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Thursday, March 3, 2011

Sad Rhinos

This is Yebonga, the Southern White Rhinoceros at the Tucson Zoo. White rhinos are the most sociable of all the species, and so, when we visited this one, I couldn't help but feel a sense of wistful loneliness from her as she went about her daily business. Yebonga is about 35 years old, a bit older than the average life expectancy of one of her wild relatives. I'm under the impression that she used to have a companion in her enclosure who has now passed away, possibly of old age, because no proper zoo would have a single white rhino on purpose (and overall the Tucson Zoo is very well done). Even her horn looks droopy with sadness, poor old gal. My husband and I wanted to take her to another zoo to be with other rhinos, just because there aren't any big rhino refuges that we know of around here.

I'm using Yebonga's picture to illustrate my disappointment at having a rhinoceros story rejected recently. I had written what I thought was a charming fantasy that included a (possibly naive) solution to poaching problems in Africa. The idea sprang from the call for papers from the very anthology that rejected the story, so I wrote it specifically for that publication, which feels especially personal. Some people (a lot of people?) just don't like charming fantasies. Every time I get one of my many upbeat stories rejected, I think the only stuff that gets published is chronicles of addiction, alienation, illegal activity, and man's inhumanity to man. That's probably an exaggeration, but really, lighten up, people! Don't we have enough doom and gloom in real life? Why would I be interested in writing about it?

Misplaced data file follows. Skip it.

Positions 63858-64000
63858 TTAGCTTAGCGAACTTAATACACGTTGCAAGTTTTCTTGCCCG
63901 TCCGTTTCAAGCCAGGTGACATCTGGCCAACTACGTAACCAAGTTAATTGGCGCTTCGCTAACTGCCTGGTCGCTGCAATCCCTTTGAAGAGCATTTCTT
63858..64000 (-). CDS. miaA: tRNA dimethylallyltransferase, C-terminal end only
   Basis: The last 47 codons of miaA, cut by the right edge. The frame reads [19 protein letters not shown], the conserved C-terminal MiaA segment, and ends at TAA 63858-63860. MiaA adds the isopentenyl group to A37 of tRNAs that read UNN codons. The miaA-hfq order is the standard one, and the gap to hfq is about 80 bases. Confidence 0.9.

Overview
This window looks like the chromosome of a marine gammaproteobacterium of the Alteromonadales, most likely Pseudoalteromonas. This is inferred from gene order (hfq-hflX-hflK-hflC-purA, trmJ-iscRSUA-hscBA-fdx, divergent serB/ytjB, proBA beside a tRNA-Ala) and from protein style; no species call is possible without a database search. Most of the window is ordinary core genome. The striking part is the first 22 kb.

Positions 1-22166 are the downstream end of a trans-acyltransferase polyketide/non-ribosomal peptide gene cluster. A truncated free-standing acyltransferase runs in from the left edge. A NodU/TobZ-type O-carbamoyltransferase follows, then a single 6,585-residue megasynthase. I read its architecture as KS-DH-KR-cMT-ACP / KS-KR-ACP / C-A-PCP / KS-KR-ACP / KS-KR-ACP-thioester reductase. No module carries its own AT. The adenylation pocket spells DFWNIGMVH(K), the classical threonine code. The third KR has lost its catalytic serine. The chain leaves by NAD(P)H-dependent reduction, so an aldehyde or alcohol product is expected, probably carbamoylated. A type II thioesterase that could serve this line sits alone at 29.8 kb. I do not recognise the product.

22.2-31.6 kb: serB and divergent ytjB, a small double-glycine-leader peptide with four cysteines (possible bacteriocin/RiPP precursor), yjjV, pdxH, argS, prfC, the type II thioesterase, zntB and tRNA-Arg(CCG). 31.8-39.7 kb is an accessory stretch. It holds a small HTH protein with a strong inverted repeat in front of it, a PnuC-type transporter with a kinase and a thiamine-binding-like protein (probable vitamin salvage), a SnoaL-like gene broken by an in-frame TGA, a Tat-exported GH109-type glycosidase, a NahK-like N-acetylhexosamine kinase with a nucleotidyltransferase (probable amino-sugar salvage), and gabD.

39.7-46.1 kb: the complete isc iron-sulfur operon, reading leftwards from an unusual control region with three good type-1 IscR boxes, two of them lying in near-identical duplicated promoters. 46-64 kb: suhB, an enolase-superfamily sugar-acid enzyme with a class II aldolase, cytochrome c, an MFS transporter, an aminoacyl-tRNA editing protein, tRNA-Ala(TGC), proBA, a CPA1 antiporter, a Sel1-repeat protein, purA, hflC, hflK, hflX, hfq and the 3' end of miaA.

Yebonga has a lesson to teach us. Even though she's sad, she keeps right on being the best rhino she can be, with a great deal of dignity. So, following her example, I will assimilate the rejection and keep plugging away to find a place for my happy rhino story. I think Yebonga would love to read it. I'm hoping some people will, too.